When Sean Paul strides out onto the stage on Friday, 5 November he won’t have played many more spectacular locations.
The concert is held right on the world-famous white sands of Seven Mile Beach, a fitting arena for a world superstar. He’ll be taking the 2,500 crowd on a journey through the greatest riddims of a dastardly-brilliant dancehall career, all to the backdrop of the Royal Palms / Reef bar and grill, hosts of a gig that’s looking likely to put Cayman right back on the map as a centre for live music.
“Sean Paul drew a huge crowd last time he was here, at the Digicel opening in town. He’s a good draw, a great artist, a lot of fun and appeals to everyone from young people to a more mature audience,” says Don Loyd of the venue. In the past, the Palms has put on concerts involving the likes of Byron Lee, using the car park as a performance area rather than the beach as it is this time around.
The Palms itself has undergone something of a reinvention this summer, with the main addition being a brand-new pool bar between the Reef grill building on the beach and the Royal Palms souvenir store, once a restaurant and now new home to Jacques Scott and Red Sail Sports. There are also exclusive cabanas around the pool deck.
At the concert there will be significant security, with metal detectors and 30 to 40 security staff, plus VIP areas and a designated area for kids; the show is going to be a well-organised and safe event, says Loyd, who observes that though economically times are difficult all things must pass.
“It’s hard times; there’s not a lot of money around and there’s much fewer people than would attend these concerts in the past – a lot of people have left the island. “It’s definitely a positive thing. Most people are hunkering down now and we just took a different approach that now is a good time to be doing something different. It’s not going to be like this forever, things will eventually turn around. It’s good to try and be ahead of the curve rather than catching up,” he continues.
The restaurant and bar scene is more competitive than ever before, declares the long-time restauranteur, who notes that it seems like restaurants are opening daily on the island.
“There’s also a lot of clubs opening; I don’t remember it being this competitive in terms of the number of restaurants for the number of people here. It seems like if one closes somebody else has a dream and they move into the space. We don’t have as many overnight stayers, so you have to do your job better than anyone else,” adds Loyd.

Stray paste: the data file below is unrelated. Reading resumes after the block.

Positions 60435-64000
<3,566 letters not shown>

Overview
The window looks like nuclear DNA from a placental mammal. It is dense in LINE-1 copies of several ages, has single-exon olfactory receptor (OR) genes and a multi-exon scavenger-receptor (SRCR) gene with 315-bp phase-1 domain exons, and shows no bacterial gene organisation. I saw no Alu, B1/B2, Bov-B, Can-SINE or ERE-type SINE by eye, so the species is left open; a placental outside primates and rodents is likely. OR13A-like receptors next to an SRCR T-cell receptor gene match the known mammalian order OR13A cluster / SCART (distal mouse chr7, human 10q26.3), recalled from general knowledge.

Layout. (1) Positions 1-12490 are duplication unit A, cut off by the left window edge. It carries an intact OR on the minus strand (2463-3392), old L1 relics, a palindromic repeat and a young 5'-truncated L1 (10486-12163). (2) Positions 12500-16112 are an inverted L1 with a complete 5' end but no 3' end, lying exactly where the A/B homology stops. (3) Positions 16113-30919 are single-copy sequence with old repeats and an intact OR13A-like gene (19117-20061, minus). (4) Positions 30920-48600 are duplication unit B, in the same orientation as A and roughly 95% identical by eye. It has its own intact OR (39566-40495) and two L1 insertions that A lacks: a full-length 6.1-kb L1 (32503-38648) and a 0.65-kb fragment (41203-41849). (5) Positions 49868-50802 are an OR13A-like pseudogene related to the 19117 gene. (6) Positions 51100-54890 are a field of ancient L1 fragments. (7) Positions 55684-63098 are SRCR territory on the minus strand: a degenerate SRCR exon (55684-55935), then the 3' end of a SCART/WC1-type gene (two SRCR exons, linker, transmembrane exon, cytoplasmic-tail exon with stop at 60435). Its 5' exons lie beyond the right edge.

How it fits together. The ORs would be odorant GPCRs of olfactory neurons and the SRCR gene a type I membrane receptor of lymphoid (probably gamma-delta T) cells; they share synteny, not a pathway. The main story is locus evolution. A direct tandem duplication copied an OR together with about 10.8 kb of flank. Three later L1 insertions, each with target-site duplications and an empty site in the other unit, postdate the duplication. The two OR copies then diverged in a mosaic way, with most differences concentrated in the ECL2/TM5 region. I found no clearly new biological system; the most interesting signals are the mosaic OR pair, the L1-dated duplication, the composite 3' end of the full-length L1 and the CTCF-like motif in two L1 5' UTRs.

The concert itself features local acts including KK Alese, DJ Alic, DJ Docta and Love Culture, lighting up the beach with Caymanian talent alongside that of the Jamaican megastar. It’s already being billed as the party of the year and since the demise of Jazz Fest will be a timely reminder that Cayman is capable of attracting top talent to its shores.
Sean Paul comes to Cayman on the back of another successful album, 2009’s Imperial Blaze, for which he received a Grammy nomination. It’s a gong he won, of course, in 2005, with the career-defining second LP, Dutty Rock. That album spawned the Billboard number one hit, Temperature, building on Sean Paul’s 2002 debut LP, Stage One, which brought the reggae and dancehall artist to the attention of the world.
Latterly, the Jamaican legend has been part of the Rise Again single, also featuring the likes of Shaggy and Sean Kingston. It was a gathering of Caribbean talent on a record that raised money for the victims of the 2010 Haiti earthquake. He also donated a significant amount of his own money to victims of Hurricane Ivan, the cash going to an assortment of charities in his home country.
“I really feel proud that I am able to do this. It’s Jamaican people who have put me on the map and now it’s good to come full circle and be able to give back,” he told journalists.
Sean Paul is an artist at the top of his form who is guaranteed to ensure a sell-out crowd at an unusual, but beautiful, beach concert. Without the collaboration of sponsors and local residents alike, though, it couldn’t have happened, concludes Lloyd, who said that the Royal Palms intends to put on ‘maybe one big concert a year.’
“The neighbours are being very helpful; Seagull, Island Pines and Cayman Reef Resort have been very cool.
“It’s just a shame it wasn’t a full moon too, that would have been nuts,”smiles the restaurateur.